The extended empirical likelihood




Wu, Fan

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The empirical likelihood method introduced by Owen (1988, 1990) is a powerful nonparametric method for statistical inference. It has been one of the most researched methods in statistics in the last twenty-five years and remains to be a very active area of research today. There is now a large body of literature on empirical likelihood method which covers its applications in many areas of statistics (Owen, 2001). One important problem affecting the empirical likelihood method is its poor accuracy, especially for small sample and/or high-dimension applications. The poor accuracy can be alleviated by using high-order empirical likelihood methods such as the Bartlett corrected empirical likelihood but it cannot be completely resolved by high-order asymptotic methods alone. Since the work of Tsao (2004), the impact of the convex hull constraint in the formulation of the empirical likelihood on the finite sample accuracy has been better understood, and methods have been developed to break this constraint in order to improve the accuracy. Three important methods along this direction are [1] the penalized empirical likelihood of Bartolucci (2007) and Lahiri and Mukhopadhyay (2012), [2] the adjusted empirical likelihood by Chen, Variyath and Abraham (2008), Emerson and Owen (2009), Liu and Chen (2010) and Chen and Huang (2012), and [3] the extended empirical likelihood of Tsao (2013) and Tsao and Wu (2013). The latter is particularly attractive in that it retains not only the asymptotic properties of the original empirical likelihood, but also its important geometric characteristics. In this thesis, we generalize the extended empirical likelihood of Tsao and Wu (2013) to handle inferences in two large classes of one-sample and two-sample problems. In Chapter 2, we generalize the extended empirical likelihood to handle inference for the large class of parameters defined by one-sample estimating equations, which includes the mean as a special case. In Chapters 3 and 4, we generalize the extended empirical likelihood to handle two-sample problems; in Chapter 3, we study the extended empirical likelihood for the difference between two p-dimensional means; in Chapter 4, we consider the extended empirical likelihood for the difference between two p-dimensional parameters defined by estimating equations. In all cases, we give both the first- and second-order extended empirical likelihood methods and compare these methods with existing methods. Technically, the two-sample mean problem in Chapter 3 is a special case of the general two-sample problem in Chapter 4. We single out the mean case to form Chapter 3 not only because it is a standalone published work, but also because it naturally leads up to the more difficult two-sample estimating equations problem in Chapter 4. We note that Chapter 2 is the published paper Tsao and Wu (2014); Chapter 3 is the published paper Wu and Tsao (2014). To comply with the University of Victoria policy regarding the use of published work for thesis and in accordance with copyright agreements between authors and journal publishers, details of these published work are acknowledged at the beginning of these chapters. Chapter 4 is another joint paper Tsao and Wu (2015) which has been submitted for publication.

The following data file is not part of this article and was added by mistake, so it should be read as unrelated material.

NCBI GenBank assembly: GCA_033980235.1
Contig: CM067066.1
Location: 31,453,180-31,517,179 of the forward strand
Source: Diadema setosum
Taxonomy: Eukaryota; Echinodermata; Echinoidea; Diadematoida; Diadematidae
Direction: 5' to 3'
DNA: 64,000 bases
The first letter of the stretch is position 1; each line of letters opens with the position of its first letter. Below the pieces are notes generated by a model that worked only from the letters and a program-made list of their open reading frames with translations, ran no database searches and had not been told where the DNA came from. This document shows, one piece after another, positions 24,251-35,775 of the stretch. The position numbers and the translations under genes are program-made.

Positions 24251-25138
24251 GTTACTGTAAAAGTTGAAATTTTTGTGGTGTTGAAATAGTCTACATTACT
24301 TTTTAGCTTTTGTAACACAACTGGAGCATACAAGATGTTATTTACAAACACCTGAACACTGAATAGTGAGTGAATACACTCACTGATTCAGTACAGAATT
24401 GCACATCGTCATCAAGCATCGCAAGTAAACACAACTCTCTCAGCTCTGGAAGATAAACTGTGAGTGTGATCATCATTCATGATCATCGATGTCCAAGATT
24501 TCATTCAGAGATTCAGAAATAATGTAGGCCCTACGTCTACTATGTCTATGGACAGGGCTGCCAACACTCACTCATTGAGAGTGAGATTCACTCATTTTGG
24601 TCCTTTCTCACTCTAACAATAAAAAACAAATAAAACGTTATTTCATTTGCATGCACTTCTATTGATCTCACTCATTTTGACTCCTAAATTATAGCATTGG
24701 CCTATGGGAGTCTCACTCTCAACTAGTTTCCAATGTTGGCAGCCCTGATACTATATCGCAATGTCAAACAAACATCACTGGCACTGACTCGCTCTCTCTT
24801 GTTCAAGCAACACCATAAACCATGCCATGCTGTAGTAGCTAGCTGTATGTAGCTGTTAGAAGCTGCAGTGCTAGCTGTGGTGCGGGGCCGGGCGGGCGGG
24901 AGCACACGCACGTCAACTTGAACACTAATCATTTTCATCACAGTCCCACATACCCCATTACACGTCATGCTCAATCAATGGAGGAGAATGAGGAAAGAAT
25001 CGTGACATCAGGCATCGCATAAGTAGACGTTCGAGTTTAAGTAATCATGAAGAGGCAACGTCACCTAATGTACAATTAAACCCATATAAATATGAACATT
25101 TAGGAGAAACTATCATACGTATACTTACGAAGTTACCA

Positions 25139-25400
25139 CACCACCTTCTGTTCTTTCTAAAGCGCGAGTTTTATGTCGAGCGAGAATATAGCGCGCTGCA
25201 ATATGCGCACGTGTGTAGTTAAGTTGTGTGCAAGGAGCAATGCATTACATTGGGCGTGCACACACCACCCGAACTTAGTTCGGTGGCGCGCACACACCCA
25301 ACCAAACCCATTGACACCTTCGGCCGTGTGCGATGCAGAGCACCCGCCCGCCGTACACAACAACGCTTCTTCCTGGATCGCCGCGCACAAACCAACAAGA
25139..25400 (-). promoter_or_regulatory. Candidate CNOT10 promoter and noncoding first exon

Bartlett correction, Composite similarity mapping, Empirical likelihood, Estimating equation, Extended